'Paris Can Wait' obsesses over food and wine with superficial conversation
By Diane Carson
Road movies, a popular genre, offer opportunities to encounter varied environments while confronting oneself, a literal and metaphorical journey. Writer/producer/director Eleanor Coppola at 81 presents her fiction film debut, Paris Can Wait, as an entry to that group. It begins in Cannes with Anne Lockwood, suffering from an earache, opting to drive to Paris with Jacques, husband Michael's business partner.
Troubleshooting film productions, Michael flies to Budapest, planning to rendezvous soon with Anne in Paris. She expects a quick trip, Jacques entertains other ideas, stopping frequently for gourmet meals and to philosophize about the French approach to life; in essence, regarding food and love, the French follow natural human passions while Americans feel guilty or need a reason to indulge -- in chocolate, for example. Jacques becomes tiresome and repetitive.
The strongest scenes are the earliest ones in which Anne and Michael's brief, casual interaction communicates the essence of their twenty-year relationship. While Michael clearly cares for Anne, he's narcissistically absorbed with his problems, treating Anne like a helpmate instead of a partner. He isn't cruel, just indifferent, giving her ear pain nonchalant acknowledgement and letting her drag his suitcases to the hotel lobby. There's a lot submerged here more promising than Jacques' (and the film's) preoccupation with food and wine. (Anyone sharing that passion can find recipes on Sony Classics' website.) But while I appreciate a great meal, watching Anne and Jacques eat and converse doesn't make for a compelling 92-minute film.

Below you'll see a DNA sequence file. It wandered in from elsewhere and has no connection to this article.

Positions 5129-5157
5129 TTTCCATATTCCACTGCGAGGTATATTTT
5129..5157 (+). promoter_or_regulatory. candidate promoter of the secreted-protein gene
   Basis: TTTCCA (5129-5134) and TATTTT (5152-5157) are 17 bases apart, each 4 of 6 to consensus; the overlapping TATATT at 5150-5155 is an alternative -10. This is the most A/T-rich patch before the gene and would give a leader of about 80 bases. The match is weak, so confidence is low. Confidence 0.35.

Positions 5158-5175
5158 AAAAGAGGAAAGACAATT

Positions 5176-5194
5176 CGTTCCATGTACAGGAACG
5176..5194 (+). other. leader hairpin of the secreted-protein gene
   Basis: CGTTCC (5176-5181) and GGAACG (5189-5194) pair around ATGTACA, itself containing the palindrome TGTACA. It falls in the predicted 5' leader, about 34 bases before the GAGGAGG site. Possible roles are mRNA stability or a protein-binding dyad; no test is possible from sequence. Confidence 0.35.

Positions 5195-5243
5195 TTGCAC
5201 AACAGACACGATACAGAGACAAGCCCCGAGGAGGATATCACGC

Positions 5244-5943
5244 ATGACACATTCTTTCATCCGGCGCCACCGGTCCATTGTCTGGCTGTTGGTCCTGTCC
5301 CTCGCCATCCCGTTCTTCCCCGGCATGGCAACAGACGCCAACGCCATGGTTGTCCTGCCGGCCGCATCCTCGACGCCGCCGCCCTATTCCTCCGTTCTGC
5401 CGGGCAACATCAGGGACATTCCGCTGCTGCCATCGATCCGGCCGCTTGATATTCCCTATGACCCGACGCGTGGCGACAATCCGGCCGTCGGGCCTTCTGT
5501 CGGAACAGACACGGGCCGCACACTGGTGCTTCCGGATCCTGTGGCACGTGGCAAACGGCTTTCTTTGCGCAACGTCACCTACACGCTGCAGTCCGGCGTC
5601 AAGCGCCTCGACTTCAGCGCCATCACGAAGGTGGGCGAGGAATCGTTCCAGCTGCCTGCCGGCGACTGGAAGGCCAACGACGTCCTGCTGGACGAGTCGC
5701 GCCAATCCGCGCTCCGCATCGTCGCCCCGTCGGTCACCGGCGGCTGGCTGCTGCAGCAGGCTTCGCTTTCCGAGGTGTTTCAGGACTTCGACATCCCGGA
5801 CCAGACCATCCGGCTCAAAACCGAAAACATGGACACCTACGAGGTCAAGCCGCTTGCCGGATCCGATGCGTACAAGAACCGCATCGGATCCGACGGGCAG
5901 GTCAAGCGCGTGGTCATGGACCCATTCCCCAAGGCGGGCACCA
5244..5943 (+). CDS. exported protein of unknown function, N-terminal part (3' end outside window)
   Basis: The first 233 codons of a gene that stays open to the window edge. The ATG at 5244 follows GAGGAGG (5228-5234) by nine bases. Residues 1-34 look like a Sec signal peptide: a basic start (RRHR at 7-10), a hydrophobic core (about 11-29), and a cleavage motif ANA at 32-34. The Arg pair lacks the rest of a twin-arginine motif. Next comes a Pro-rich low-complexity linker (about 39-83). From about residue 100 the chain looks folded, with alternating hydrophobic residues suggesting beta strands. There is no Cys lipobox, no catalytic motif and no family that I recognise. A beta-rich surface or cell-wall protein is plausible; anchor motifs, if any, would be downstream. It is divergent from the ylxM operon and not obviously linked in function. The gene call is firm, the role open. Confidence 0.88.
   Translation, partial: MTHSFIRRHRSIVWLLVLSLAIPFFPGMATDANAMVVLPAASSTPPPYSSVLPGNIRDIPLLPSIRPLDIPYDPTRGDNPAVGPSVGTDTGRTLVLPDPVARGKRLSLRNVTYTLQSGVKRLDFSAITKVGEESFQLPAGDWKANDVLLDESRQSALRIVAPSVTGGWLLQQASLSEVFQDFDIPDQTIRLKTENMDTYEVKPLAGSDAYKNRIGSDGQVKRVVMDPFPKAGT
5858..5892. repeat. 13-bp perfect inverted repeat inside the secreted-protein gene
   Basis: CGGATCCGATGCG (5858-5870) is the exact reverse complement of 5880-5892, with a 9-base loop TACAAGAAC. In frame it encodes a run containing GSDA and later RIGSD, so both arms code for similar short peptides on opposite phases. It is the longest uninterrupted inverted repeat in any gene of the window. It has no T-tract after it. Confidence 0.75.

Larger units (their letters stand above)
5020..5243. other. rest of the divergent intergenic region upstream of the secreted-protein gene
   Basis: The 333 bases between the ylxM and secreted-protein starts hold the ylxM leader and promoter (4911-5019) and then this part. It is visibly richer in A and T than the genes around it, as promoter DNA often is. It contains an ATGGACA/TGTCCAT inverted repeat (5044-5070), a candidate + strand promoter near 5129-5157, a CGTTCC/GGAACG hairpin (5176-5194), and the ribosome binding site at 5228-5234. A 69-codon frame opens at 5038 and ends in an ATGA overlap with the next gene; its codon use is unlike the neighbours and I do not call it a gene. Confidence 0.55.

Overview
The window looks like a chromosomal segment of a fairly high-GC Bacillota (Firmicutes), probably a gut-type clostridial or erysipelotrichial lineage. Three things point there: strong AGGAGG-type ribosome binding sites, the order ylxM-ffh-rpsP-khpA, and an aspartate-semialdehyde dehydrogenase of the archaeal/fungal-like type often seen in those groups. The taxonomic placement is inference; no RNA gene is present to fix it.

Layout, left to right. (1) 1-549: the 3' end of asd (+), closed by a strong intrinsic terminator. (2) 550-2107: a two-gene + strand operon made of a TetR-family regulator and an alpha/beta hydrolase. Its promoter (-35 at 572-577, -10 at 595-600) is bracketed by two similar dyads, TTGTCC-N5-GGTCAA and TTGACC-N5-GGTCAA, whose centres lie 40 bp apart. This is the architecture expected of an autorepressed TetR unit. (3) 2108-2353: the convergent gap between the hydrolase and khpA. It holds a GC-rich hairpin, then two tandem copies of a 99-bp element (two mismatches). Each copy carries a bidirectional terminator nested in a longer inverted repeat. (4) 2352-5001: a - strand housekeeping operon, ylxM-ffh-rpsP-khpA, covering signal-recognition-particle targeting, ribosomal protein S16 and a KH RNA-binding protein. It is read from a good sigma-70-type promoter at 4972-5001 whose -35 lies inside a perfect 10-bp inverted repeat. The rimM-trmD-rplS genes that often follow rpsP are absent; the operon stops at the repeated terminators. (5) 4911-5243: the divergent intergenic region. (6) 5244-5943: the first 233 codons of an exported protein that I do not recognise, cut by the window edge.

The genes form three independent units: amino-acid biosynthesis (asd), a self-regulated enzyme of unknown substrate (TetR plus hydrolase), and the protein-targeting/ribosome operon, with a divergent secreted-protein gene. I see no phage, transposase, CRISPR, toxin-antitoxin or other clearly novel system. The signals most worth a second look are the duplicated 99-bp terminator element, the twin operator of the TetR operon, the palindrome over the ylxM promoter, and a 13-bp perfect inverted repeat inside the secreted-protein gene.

As Anne, Diane Lane sustains an upbeat, appealing persona through the largely superficial conversations with a borderline sleazy Jacques, Arnaud Viard. Jacques lacks Michael's easy charisma, an always interesting Alec Baldwin who, unlike Jacques, suggests complexity.
Cinematically, a field of lavender, a Roman aqueduct and other locations are beautiful. The food and wine always look appetizing, but Paris Can Wait still leaves me hungry for more -- more substantive conversation about something besides self-indulgence, more exploration of the serious subjects broached, and more than a frivolous consideration of this middle-aged woman reevaluating her choices. At Landmark's Plaza Frontenac Cinema.